By Dennis Seid/NEMS Daily Journal
If you’ve parked money in CDs or savings accounts, you likely groaned a little louder after last week’s Federal Reserve announcement.
The Fed decided to keep its benchmark interest rate at near zero for at least another two years – late 2014 at the earliest. Last year, it said it would keep the rate low until mid-2013, but concerns about economic recovery convinced the Fed to hold out a little longer in hopes the economy would move a little faster.
In theory, low interest rates keep down borrowing costs. Thus, businesses can borrow money to expand, add jobs, etc. Consumers can take advantage of lower mortgage rates, lower auto loan rates, etc.
Exporters benefit from a cheaper dollar, which means lower prices for buyers of U.S. products.
And the U.S. benefits because it can sell securities at low rates to buyers, who have helped pay for our burgeoning debt.
But for savers, lower interest rates mean lower returns on their investments.
The Federal Reserve’s Open Market Committee in December 2009 set its target federal funds rate at a range of zero to 0.25 percent. That’s helped drive 30-year mortgage rates to around 4 percent or less – historic lows that should encourage potential homebuyers.
If only there were more of them. But the economy hasn’t yet been helped by the housing industry as it has in the past. The latest new-homes sales report showed a decline of 2.2 percent in December, ending what was already the worst year in sales.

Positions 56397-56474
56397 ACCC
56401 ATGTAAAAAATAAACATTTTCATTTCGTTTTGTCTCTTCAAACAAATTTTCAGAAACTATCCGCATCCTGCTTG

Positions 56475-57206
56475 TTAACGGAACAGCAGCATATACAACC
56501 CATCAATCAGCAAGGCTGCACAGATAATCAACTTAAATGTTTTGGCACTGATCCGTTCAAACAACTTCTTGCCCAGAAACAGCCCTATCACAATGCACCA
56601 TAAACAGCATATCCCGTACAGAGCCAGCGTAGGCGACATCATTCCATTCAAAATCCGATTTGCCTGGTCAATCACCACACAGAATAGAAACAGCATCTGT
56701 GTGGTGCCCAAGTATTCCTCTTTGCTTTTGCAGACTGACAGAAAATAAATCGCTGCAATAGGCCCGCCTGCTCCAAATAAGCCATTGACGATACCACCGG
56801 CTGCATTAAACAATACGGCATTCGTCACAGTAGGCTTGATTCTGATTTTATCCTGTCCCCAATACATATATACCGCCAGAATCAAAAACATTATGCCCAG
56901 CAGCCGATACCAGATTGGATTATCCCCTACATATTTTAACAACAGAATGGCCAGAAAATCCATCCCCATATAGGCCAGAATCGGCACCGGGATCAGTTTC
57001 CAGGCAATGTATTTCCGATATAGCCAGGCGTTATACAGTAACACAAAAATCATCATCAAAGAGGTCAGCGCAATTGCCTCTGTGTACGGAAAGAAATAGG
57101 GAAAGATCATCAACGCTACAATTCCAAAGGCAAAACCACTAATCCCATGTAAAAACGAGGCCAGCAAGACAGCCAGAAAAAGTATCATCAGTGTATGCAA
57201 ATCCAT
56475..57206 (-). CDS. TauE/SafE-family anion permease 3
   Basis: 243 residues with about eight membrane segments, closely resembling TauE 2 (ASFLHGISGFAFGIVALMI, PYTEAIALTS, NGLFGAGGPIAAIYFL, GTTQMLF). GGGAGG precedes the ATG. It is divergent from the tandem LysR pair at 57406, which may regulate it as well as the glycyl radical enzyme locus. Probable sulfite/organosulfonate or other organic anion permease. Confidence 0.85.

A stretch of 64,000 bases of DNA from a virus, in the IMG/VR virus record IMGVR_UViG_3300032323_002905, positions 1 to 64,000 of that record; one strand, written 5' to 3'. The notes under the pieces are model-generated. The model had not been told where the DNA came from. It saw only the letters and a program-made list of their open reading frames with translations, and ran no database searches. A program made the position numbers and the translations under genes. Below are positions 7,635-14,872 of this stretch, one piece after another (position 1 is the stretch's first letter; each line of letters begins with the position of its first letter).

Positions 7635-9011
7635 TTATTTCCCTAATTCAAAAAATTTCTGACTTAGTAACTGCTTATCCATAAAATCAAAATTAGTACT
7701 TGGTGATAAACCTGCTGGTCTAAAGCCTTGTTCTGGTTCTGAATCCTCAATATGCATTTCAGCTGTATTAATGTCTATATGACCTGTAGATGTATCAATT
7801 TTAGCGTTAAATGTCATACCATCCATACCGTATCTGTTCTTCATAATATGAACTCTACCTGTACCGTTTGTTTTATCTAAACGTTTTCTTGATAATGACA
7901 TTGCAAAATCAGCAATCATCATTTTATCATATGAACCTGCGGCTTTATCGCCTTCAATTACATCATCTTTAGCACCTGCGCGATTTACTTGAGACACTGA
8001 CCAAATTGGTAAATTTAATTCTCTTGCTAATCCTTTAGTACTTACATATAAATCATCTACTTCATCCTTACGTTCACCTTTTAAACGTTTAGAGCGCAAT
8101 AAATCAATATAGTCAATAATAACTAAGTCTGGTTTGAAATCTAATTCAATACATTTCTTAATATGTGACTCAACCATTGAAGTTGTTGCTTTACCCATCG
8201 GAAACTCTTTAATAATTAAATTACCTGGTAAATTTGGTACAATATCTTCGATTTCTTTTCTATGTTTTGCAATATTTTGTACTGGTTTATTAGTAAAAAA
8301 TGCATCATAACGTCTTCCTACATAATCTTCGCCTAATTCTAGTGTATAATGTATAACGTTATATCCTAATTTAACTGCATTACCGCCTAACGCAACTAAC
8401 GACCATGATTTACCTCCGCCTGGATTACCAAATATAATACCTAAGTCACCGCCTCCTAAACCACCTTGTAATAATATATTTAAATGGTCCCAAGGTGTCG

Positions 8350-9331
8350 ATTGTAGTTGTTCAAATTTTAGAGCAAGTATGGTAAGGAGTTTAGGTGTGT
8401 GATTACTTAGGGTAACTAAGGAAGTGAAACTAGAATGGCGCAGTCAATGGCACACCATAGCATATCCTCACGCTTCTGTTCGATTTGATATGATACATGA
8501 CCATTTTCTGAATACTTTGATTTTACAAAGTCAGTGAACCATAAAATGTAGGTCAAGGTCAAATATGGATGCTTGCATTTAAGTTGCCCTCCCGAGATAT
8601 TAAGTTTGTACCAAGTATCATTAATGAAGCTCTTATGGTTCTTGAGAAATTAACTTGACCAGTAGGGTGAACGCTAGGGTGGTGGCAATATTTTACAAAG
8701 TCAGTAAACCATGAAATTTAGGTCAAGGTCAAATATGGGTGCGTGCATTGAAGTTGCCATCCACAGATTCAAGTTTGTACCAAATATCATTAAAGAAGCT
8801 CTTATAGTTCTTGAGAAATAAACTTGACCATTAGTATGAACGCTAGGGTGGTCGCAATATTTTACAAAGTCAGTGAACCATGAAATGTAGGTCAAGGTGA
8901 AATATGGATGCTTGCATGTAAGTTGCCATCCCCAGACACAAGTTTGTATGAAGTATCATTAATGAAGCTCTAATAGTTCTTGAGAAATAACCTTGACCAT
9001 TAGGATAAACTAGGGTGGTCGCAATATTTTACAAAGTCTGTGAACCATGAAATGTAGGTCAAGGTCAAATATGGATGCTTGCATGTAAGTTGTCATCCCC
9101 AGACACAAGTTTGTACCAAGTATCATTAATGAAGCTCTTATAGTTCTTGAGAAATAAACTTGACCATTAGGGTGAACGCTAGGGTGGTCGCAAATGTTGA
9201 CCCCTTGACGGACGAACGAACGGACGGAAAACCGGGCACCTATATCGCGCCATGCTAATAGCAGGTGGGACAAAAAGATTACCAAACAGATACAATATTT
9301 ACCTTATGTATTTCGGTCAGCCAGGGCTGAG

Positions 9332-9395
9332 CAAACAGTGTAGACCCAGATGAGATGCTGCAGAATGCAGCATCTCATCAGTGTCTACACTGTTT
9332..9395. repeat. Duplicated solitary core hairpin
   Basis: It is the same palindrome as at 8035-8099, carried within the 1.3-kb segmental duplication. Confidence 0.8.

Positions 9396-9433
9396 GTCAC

Nationally, sales of new homes fell 6.2 percent last year to a record-low of 302,000. At their peak in 2005, sales of new homes hit 1.28 million.
With still-too-high unemployment, there probably won’t be a buying binge anytime soon. But the national and state jobless numbers appear to be improving. Even in Northeast Mississippi, which has been saddled by high unemployment rates the past three years, there are hopeful signs.
When more people are working, more people will buy homes. It’s as simple as that.
But are low interest rates spurring business borrowing?
There is ample evidence that many businesses are sitting on a pile of cash. However, they’re reluctant to invest in equipment, expand their facilities or hire more people because they don’t know what’s ahead for them.
Think Obamacare, and an unknown regulatory environment.
Smaller businesses looking to borrow are finding that lending is still tight with many banks, who are still cautious in the aftermath of the 2008 financial meltdown.
Consumers looking for loans will have their credit histories and credit scores closely examined before the first dimes come their way.
No one has a proven solution yet. But, the Fed last week reaffirmed its current plan – hoping that keeping rates low will eventually jumpstart the economy.
For Grandpa Joe and Aunt Louise, let’s hope they can hold on a little longer to their low-yielding CDs and savings accounts and the Fed’s plan works.
Dennis Seid is the business editor of the Daily Journal. Contact him at (662) 678-1578 or email@example.com.